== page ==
Like a general leading his troops into battle, Nintendo President Satoru
told his senior executives
that Apple was the "enemy of the future." He advised employees to consider
the company's victory over Sony a foregone conclusion and to deploy the
"full force of its development and marketing artillery" against Apple. How significant is Apple's threat to
- Here's Nintendo's Problem, explains Nicholas Deleon at TechCrunch:
"You’re sitting on a park bench, whip out your iPhone, launch the App
Store, and buy Angry Birds for 99 cents. Zero to gaming in no
time at all. How’s Nintendo going to compete with that? (The DSi Shop
requires Wi-Fi, whereas the App Store will load anywhere you have a
- Apple: Nintendo's Worst Nightmare, writes
Eric Savitz at Tech Trader Daily:
"It’s no small threat. Apple has been increasingly talking up the gaming
capability of the iPad and the iPhone, and has
announced plans to launch Game Center, a new feature in iPhone OS 4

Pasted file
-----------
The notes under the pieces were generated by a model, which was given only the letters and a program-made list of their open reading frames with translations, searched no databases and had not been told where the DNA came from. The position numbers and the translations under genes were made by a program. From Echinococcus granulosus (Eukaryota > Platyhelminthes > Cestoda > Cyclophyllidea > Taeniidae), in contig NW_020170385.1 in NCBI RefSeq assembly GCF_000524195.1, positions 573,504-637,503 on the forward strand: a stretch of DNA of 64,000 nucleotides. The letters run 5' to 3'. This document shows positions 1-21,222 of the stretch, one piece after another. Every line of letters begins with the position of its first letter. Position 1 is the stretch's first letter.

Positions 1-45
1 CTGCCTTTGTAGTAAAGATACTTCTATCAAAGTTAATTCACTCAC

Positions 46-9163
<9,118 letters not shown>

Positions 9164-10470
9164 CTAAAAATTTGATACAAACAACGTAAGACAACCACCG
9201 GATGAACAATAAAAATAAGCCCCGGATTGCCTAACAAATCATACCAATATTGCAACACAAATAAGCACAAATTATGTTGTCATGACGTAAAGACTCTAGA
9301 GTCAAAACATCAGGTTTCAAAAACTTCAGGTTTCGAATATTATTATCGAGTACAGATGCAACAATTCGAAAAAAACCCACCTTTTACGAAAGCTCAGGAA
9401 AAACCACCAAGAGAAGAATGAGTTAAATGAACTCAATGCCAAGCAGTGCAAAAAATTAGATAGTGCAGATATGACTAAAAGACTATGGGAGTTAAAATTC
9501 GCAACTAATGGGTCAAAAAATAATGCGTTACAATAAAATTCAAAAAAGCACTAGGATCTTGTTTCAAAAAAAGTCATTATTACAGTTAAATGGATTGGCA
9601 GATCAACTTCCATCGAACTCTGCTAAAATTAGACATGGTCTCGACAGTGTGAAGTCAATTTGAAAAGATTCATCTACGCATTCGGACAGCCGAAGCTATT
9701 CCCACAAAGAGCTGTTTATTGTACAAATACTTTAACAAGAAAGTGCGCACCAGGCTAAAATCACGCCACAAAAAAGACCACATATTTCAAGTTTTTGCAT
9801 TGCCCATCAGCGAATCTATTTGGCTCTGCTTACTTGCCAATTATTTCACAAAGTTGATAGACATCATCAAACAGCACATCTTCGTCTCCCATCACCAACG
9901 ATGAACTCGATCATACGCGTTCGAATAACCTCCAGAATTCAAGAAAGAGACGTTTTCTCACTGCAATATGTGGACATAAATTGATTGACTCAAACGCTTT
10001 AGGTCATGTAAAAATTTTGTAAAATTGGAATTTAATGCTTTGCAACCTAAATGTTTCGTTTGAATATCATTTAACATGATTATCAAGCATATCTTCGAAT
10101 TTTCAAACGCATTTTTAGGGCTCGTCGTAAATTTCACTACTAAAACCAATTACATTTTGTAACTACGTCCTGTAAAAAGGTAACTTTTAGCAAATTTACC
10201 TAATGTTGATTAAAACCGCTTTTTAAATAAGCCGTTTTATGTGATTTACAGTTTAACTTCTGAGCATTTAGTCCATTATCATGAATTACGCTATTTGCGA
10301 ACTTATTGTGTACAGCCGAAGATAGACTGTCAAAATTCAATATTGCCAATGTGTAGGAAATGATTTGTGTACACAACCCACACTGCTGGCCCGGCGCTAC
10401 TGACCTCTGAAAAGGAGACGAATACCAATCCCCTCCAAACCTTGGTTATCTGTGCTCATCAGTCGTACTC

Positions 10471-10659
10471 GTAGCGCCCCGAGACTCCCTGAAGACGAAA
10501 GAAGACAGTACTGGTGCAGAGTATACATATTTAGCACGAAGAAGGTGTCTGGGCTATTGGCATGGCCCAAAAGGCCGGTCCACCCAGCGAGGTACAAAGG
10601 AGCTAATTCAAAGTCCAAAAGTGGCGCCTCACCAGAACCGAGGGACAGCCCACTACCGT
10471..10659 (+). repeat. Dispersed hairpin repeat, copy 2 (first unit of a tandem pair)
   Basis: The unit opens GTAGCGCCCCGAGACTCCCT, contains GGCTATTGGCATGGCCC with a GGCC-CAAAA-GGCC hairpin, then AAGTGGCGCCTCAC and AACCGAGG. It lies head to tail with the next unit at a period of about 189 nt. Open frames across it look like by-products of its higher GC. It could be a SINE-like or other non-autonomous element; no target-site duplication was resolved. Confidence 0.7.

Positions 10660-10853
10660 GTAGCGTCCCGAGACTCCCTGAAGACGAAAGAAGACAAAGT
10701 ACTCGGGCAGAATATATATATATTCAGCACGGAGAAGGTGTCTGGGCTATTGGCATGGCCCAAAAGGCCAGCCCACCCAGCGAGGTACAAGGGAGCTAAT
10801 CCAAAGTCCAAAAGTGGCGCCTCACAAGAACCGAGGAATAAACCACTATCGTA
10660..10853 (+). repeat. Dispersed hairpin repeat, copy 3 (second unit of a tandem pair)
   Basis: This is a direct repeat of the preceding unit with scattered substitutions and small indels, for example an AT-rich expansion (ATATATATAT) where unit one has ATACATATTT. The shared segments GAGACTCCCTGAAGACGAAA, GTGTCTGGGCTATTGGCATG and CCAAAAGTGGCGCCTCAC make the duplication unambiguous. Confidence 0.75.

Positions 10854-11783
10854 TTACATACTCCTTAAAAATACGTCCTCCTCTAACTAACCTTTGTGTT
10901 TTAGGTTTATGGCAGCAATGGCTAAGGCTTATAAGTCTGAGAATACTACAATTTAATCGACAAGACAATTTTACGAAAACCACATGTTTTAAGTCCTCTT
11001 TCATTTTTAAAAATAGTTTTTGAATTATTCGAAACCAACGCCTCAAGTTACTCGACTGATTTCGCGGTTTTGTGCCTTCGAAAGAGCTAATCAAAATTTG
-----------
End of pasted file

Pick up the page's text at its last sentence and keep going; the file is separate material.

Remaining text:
that will facilitate interactive gaming. I continue to think that the
combination of free and cheap games on mobile devices, the rise of
social networking games on Facebook and elsewhere, the high cost of
console games, and the aging nature of console hardware together spell
big trouble for the mainstream video hardware and software players.
Nintendo, obviously, is thinking the same thing."
- The Industry
Is Changing Rapidy, writes Leo Lewis at the Times of London:
"[Nintendo's] recent strategy has centred on creating devices aimed not
just at children and dedicated — generally male — gamers, but at the
whole family. Two years ago, the company claimed to have permanently
altered the demographics of video games by raising the average age and
the gender mix of gamers. Unfortunately, the very people it claimed to
have converted — high-school girls and men aged between 30 and 40 —
reported that they would rather have an iPhone than a DS in their
pockets or handbags."
- Nintendo Hopes 3-D Will Keep It Afloat, writes
the Electronista staff: "A large
part of the company's faith in reviving its efforts hinge on the 3DS, which will be formally unveiled at E3 and may
ship in the fall. It will be the first truly major handheld introduction
for Nintendo since the original DS in 2004 and will at the least have
glasses-free 3-D displays as its key feature. Unlike nearly every other
Nintendo console in the past decade, it may also tout performance as it
could have a dual-core NVIDIA Tegra and larger, high-resolution screens
that might not be matched by Apple or Sony."
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